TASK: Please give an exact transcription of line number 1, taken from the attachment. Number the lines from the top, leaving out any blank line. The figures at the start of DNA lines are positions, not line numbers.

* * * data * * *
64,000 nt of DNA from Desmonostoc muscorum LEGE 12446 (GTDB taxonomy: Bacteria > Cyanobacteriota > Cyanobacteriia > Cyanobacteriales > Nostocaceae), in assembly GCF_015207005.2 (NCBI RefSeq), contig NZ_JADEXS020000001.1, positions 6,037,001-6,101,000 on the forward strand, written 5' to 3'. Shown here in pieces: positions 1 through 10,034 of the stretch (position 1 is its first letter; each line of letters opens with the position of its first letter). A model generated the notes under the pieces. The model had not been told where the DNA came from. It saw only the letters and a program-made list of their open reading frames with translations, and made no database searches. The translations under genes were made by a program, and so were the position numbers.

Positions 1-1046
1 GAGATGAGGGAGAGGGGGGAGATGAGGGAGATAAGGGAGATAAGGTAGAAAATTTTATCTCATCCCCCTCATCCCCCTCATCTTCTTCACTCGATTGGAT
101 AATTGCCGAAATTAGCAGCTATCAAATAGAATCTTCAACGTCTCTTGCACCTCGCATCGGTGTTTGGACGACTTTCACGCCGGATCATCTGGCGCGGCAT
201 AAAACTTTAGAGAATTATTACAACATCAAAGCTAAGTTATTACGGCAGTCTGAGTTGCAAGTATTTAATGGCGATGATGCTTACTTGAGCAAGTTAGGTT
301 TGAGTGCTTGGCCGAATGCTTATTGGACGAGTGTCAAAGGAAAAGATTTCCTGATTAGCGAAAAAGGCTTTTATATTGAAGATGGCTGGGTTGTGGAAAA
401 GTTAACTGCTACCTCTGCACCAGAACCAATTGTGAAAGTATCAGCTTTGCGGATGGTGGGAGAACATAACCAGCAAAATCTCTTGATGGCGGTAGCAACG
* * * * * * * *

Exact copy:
64,000 nt of DNA from Desmonostoc muscorum LEGE 12446 (GTDB taxonomy: Bacteria > Cyanobacteriota > Cyanobacteriia > Cyanobacteriales > Nostocaceae), in assembly GCF_015207005.2 (NCBI RefSeq), contig NZ_JADEXS020000001.1, positions 6,037,001-6,101,000 on the forward strand, written 5' to 3'. Shown here in pieces: positions 1 through 10,034 of the stretch (position 1 is its first letter; each line of letters opens with the position of its first letter). A model generated the notes under the pieces. The model had not been told where the DNA came from. It saw only the letters and a program-made list of their open reading frames with translations, and made no database searches. The translations under genes were made by a program, and so were the position numbers.